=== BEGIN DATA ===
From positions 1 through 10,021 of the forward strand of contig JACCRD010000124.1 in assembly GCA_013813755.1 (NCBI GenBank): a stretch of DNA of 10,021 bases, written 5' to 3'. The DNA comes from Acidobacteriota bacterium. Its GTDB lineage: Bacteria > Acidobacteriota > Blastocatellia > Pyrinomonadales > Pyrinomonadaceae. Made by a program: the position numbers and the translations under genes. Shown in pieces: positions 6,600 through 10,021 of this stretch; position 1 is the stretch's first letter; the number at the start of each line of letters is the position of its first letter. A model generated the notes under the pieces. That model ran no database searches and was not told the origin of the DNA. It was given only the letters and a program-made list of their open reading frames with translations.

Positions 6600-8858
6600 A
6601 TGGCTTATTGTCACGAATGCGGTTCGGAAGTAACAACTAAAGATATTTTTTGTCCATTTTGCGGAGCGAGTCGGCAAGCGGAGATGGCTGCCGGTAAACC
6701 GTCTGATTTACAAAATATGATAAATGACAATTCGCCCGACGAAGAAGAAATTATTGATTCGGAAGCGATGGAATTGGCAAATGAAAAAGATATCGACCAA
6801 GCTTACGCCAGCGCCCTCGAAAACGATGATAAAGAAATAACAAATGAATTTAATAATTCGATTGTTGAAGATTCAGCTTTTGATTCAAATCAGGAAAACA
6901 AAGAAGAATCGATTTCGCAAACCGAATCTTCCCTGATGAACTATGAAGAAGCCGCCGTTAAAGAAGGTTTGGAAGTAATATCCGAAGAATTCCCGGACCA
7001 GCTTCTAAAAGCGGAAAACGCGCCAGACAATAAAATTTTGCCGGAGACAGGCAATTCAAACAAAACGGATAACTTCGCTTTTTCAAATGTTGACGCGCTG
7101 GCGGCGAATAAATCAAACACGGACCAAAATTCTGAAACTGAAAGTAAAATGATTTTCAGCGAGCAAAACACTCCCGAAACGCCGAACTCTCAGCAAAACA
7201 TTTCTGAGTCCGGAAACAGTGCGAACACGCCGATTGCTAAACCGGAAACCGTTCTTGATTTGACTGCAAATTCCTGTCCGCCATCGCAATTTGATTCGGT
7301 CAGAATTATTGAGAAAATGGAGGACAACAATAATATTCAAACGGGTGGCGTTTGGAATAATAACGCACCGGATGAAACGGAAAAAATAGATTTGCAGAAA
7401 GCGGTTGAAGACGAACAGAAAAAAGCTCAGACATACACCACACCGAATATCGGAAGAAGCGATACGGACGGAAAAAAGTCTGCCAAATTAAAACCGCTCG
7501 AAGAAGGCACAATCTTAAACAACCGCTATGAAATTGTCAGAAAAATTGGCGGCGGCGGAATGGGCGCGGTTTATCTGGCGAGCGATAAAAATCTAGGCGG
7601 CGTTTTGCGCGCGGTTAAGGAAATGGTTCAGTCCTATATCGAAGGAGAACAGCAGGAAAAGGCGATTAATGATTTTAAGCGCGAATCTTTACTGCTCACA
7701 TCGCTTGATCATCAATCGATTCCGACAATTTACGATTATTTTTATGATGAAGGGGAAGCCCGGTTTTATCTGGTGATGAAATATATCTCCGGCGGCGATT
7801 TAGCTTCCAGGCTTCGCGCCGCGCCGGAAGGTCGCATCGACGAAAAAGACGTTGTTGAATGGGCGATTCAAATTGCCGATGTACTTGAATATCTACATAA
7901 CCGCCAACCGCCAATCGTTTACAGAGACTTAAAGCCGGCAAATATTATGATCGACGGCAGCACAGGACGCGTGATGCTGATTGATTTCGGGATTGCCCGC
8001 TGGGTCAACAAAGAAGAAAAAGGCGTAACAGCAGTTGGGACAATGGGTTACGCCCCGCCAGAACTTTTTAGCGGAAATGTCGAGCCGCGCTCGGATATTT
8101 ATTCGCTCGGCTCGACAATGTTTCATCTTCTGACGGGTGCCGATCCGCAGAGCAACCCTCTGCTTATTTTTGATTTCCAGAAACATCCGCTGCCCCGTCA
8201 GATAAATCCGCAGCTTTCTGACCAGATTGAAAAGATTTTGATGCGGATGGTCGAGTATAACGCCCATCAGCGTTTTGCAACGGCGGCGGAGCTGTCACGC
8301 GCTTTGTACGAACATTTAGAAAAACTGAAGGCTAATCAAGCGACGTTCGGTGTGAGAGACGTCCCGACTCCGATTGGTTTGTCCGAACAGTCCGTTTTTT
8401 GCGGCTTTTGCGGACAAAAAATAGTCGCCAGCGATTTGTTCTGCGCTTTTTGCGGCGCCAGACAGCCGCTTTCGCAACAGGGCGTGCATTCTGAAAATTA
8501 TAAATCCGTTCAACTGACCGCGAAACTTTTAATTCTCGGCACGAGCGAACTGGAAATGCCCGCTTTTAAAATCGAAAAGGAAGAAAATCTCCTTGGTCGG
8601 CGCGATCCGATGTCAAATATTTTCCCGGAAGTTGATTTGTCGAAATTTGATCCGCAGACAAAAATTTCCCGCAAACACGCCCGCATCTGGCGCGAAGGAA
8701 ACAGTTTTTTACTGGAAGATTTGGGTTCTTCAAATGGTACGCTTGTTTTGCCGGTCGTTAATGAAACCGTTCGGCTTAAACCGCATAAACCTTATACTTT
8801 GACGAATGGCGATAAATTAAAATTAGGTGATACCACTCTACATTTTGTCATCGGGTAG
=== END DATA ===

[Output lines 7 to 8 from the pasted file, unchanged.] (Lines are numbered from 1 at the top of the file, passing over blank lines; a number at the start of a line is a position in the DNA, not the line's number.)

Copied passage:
6901 AAGAAGAATCGATTTCGCAAACCGAATCTTCCCTGATGAACTATGAAGAAGCCGCCGTTAAAGAAGGTTTGGAAGTAATATCCGAAGAATTCCCGGACCA
7001 GCTTCTAAAAGCGGAAAACGCGCCAGACAATAAAATTTTGCCGGAGACAGGCAATTCAAACAAAACGGATAACTTCGCTTTTTCAAATGTTGACGCGCTG